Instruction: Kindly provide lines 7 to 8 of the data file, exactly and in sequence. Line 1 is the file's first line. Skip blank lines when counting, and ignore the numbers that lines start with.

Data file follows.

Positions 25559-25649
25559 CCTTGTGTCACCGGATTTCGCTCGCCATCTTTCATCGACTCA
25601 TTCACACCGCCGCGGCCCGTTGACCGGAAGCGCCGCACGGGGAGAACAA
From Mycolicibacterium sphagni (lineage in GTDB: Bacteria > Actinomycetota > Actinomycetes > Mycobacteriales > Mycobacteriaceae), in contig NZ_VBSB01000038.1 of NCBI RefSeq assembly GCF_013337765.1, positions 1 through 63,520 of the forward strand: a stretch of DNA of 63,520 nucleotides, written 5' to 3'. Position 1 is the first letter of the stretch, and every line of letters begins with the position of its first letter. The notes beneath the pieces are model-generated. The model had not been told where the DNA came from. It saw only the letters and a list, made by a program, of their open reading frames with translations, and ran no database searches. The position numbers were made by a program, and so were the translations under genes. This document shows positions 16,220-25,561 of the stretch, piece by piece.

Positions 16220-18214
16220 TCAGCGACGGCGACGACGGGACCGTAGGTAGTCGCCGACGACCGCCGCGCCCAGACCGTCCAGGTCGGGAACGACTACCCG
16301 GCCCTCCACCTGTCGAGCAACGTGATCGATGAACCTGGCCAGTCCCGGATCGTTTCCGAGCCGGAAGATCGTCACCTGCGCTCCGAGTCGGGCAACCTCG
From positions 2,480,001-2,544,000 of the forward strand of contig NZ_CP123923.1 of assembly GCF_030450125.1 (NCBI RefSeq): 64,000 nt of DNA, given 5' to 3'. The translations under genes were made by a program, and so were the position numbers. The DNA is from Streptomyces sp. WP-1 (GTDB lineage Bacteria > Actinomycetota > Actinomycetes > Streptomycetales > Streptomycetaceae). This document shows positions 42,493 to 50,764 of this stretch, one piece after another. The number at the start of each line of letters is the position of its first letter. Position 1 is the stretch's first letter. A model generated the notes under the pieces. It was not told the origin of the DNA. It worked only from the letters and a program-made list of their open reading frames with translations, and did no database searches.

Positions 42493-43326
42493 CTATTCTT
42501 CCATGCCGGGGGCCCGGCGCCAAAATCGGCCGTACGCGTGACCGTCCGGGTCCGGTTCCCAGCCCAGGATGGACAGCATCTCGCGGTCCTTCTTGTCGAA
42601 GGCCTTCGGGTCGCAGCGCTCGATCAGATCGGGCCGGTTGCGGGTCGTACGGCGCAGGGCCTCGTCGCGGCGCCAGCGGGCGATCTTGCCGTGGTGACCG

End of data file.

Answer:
16301 GCCCTCCACCTGTCGAGCAACGTGATCGATGAACCTGGCCAGTCCCGGATCGTTTCCGAGCCGGAAGATCGTCACCTGCGCTCCGAGTCGGGCAACCTCG
From positions 2,480,001-2,544,000 of the forward strand of contig NZ_CP123923.1 of assembly GCF_030450125.1 (NCBI RefSeq): 64,000 nt of DNA, given 5' to 3'. The translations under genes were made by a program, and so were the position numbers. The DNA is from Streptomyces sp. WP-1 (GTDB lineage Bacteria > Actinomycetota > Actinomycetes > Streptomycetales > Streptomycetaceae). This document shows positions 42,493 to 50,764 of this stretch, one piece after another. The number at the start of each line of letters is the position of its first letter. Position 1 is the stretch's first letter. A model generated the notes under the pieces. It was not told the origin of the DNA. It worked only from the letters and a program-made list of their open reading frames with translations, and did no database searches.